best possible experience. Before you enter each year, full details of all modules for that year will be
provided.

For more information and a list of typical modules available on this course, please read BA Ancient History and English in the course catalogue.

Year 1

Compulsory modules (20 credits each)

  • Reading Between the Lines - This module equips students with a critical vocabulary for sophisticated literary study, introducing the creative, argumentative and exciting discipline of ‘English Studies’. Through close analysis of specific texts across a range of periods and forms, students will encounter some of the varied theories that have shaped and continue to underpin the discipline. Students will find out how an English degree might change the way we read and see the world, while developing their academic skills through guided critical reading, collaboration with peers in group presentations and seminar discussions, and a variety of assignments designed to introduce them to the different formats of assessment required throughout the degree.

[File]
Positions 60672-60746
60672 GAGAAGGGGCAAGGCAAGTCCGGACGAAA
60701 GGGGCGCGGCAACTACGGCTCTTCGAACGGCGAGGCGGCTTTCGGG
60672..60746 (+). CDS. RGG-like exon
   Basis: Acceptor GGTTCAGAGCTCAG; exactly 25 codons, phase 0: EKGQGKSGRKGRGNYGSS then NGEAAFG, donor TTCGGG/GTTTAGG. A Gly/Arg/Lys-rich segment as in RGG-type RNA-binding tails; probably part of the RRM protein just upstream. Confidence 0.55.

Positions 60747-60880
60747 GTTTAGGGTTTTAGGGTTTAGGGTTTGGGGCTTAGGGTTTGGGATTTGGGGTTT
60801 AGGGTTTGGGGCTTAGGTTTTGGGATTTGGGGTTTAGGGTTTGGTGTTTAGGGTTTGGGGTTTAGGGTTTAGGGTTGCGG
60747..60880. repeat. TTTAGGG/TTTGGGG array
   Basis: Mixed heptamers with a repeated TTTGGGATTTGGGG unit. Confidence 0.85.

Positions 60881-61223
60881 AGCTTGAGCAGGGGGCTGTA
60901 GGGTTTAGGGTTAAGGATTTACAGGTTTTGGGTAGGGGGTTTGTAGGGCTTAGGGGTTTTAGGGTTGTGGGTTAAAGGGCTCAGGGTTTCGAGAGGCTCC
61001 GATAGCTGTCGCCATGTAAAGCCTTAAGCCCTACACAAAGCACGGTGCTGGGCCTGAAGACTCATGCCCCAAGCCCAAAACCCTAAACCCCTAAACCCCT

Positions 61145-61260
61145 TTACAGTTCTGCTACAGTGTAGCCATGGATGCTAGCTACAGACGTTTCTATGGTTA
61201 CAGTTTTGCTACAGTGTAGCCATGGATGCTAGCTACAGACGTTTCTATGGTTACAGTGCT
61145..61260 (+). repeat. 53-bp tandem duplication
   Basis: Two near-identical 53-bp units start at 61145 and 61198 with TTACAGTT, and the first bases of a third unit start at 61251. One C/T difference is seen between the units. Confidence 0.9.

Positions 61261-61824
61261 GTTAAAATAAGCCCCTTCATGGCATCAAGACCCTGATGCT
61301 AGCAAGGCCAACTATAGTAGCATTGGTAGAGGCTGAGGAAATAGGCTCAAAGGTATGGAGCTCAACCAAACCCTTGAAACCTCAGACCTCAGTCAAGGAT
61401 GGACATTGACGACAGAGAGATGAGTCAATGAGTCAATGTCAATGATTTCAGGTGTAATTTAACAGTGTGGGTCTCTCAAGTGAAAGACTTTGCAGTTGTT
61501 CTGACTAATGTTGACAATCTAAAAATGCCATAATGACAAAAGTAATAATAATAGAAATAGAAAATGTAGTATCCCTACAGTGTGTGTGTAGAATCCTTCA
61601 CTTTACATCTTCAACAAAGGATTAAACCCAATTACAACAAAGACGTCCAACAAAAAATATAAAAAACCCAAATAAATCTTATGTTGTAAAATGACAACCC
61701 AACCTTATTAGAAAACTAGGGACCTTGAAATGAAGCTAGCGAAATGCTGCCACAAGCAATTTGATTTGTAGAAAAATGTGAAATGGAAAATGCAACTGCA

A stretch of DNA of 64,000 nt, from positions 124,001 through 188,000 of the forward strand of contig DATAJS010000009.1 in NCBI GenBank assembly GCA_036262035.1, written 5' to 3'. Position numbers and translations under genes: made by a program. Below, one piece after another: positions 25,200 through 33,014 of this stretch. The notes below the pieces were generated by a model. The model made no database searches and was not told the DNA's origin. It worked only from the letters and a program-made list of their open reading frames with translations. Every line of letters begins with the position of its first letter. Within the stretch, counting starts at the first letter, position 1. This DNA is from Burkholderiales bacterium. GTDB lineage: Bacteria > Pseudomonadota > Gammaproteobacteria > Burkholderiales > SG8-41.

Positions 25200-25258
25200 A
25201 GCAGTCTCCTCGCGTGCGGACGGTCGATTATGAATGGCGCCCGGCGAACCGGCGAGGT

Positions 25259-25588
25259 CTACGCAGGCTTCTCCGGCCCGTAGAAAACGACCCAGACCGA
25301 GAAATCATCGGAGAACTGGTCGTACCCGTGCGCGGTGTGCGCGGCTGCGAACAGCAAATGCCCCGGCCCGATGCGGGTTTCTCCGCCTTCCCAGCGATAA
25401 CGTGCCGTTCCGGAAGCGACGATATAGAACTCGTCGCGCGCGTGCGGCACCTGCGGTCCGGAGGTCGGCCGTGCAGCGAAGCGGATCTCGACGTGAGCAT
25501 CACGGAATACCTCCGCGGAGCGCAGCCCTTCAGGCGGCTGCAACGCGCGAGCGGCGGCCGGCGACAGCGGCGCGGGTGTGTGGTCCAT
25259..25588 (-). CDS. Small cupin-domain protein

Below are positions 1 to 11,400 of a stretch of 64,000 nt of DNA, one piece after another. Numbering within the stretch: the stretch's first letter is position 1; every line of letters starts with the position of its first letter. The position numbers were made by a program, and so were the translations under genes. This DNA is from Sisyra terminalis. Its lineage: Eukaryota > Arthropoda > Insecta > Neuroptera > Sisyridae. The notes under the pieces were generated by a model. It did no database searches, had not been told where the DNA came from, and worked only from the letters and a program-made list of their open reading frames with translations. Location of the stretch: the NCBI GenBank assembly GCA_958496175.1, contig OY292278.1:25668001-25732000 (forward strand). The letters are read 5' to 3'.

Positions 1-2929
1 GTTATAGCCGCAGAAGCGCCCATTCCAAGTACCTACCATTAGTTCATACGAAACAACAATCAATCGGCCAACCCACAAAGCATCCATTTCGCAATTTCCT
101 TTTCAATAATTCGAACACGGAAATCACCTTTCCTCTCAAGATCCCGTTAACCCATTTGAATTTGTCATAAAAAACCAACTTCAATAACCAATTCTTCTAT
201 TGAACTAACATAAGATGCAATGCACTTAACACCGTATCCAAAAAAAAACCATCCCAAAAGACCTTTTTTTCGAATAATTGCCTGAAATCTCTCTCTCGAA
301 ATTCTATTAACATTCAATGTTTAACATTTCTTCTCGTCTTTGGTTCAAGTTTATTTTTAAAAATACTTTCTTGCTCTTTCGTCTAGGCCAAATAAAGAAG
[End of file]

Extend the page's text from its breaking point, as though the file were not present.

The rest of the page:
• Writing Matters - Writing and communication skills are vital to most professional careers, but they are especially valuable in the field of English studies. This module explores debates around a canonical literary text, examining theoretical approaches and rhetorical strategies used to write about literature. Students will hone their own writing skills by engaging ethically with the text and the ideas of others, developing structured arguments, expressing ideas clearly and concisely, working with feedback, and practising writing as a process. As a result, students will cultivate a deeper understanding of how writing works, learn how to share insights with greater efficacy and sophistication, and practice how to transfer this knowledge to future workplace contexts.

  • The Greek World: An Introduction - This module provides a historical survey of events in the Greek world from the eighth to the fourth centuries BC, followed by a more detailed study of the social and cultural life of fifth- and fourth-century BC Athens.